Bush Interrupted Vacation For Schiavo
But now, he has found it too difficult to take a few minutes out of his five-week vacation to meet Cindy Sheehan, who simply wants to know the reason that her son is dead.
This alone gives us a telling glimpse of Bush, who apparently believes he owes no explanation to a mother whose son was lost to a war that it has now been shown did not need to happen. On the other hand, appeasing the Religious Right and making sure they know his priorities are with them is obviously important enough for the president to move mountains.
"Look, this is a symbolic move, for sure," said Richard Cizik, the vice president for government affairs for the National Association of Evangelicals, on Bush's disrupting his vacation to intervene in the Schiavo affair. "It's his willingness to interrupt his vacation to make a statement. And not just to make a statement, because we're not playing games here, but to make a difference, too."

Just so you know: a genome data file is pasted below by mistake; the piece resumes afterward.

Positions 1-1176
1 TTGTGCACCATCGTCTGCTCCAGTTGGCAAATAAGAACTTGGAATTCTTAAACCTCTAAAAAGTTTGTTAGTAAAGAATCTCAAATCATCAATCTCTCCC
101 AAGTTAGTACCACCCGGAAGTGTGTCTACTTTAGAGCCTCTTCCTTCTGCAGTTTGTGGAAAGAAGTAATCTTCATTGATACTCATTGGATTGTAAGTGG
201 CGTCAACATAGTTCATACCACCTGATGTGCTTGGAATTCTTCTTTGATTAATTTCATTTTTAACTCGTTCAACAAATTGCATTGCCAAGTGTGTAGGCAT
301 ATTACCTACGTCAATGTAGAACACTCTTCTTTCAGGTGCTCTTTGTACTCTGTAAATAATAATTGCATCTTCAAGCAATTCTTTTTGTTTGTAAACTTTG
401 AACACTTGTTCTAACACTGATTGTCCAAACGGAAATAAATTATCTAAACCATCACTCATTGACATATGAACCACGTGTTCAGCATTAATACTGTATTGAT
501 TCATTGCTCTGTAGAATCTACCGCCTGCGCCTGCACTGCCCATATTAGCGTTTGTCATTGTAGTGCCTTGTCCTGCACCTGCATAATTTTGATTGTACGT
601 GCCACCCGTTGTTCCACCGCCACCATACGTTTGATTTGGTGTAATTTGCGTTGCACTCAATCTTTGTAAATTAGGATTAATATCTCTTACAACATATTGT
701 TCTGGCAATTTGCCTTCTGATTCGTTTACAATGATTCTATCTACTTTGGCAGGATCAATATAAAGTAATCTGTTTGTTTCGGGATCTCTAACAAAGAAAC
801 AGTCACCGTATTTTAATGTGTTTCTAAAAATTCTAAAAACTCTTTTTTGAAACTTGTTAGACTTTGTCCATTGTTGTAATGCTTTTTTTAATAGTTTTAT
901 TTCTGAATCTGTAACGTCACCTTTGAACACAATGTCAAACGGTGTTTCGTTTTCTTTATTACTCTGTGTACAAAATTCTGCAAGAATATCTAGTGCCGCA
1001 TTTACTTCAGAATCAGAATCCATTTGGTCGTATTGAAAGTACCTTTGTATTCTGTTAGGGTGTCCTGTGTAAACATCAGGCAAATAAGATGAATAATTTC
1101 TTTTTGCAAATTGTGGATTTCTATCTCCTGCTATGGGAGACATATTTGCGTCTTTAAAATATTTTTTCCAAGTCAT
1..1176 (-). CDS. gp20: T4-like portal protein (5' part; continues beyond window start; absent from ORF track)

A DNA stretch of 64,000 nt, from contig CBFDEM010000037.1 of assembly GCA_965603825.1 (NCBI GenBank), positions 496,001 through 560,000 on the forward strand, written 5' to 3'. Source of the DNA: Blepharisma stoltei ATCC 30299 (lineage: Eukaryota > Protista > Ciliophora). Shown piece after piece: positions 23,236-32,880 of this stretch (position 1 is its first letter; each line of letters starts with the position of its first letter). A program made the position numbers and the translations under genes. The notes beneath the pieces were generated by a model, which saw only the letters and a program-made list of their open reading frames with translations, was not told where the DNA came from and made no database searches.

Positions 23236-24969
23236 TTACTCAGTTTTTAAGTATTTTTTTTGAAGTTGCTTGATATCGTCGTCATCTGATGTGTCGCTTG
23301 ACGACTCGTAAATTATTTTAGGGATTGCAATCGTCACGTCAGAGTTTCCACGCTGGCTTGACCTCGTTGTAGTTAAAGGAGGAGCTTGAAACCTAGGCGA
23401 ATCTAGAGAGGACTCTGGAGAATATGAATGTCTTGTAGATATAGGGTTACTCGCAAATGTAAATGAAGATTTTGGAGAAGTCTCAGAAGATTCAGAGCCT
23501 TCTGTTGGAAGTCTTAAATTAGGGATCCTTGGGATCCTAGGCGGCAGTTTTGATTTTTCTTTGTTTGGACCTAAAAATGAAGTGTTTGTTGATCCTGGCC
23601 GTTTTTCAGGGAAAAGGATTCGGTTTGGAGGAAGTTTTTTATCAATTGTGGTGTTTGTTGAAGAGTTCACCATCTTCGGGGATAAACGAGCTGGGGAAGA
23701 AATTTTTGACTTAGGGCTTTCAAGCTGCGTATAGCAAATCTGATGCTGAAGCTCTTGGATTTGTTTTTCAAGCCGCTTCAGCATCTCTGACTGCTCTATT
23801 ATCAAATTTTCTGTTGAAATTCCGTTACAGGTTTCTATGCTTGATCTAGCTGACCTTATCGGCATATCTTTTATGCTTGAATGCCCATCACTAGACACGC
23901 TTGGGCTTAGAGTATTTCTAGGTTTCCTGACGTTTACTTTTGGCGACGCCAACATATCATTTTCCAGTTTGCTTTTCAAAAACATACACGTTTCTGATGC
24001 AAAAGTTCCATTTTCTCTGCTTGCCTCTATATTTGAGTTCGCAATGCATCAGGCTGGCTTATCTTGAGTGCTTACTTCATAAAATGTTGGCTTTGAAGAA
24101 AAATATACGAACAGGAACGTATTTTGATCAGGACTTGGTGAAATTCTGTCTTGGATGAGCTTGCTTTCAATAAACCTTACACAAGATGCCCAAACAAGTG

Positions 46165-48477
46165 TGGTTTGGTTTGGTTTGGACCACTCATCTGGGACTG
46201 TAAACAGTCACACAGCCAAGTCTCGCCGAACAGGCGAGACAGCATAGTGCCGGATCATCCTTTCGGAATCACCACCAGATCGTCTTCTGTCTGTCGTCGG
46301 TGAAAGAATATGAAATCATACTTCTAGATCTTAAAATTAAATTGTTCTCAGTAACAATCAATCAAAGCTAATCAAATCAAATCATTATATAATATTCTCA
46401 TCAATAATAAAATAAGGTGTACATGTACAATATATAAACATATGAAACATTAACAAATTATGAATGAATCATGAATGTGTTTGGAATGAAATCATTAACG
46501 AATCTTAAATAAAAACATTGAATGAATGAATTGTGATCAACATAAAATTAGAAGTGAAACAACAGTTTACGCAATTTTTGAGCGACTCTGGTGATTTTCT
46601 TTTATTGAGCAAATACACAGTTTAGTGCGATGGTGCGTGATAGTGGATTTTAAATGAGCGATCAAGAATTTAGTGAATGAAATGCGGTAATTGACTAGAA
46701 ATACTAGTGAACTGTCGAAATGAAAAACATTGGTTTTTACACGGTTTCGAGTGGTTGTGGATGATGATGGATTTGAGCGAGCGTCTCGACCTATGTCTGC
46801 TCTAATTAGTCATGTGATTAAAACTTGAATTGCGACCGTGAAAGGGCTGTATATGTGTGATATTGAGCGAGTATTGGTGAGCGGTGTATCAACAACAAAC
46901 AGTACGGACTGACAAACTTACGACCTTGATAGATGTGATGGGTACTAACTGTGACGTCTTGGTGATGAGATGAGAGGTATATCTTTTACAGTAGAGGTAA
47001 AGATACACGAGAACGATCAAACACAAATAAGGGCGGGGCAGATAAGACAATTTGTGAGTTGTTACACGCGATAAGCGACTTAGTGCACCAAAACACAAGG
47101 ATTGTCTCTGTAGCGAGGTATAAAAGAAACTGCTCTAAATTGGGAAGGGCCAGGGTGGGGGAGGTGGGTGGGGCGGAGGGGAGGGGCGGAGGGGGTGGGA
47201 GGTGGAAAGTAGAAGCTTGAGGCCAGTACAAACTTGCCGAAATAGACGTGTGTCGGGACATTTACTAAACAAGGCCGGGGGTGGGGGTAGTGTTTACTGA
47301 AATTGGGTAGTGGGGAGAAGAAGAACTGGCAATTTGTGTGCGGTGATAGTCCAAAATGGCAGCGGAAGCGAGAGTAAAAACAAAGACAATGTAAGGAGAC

Meanwhile, mothers of Iraq war dead – because there are more parents who have lost children than just Cindy Sheehan at Camp Casey – can't leapfrog over Bush's bike riding, fishing and nap-taking for even a quick meeting.
It could not possibly be easier for the president to meet face-to-face with parents who have given the most precious thing in their lives for this country. All he has to do is send some White House flunky out to fetch them and he could provide the kind of leadership one expects of a president.
But then, they're not Terry Schiavo and they don't have religious conservatives in their corner. Instead, they get to camp in a ditch outside the Bush ranch waiting for a call that will not come.
You're a real piece of work, Mr. Bush.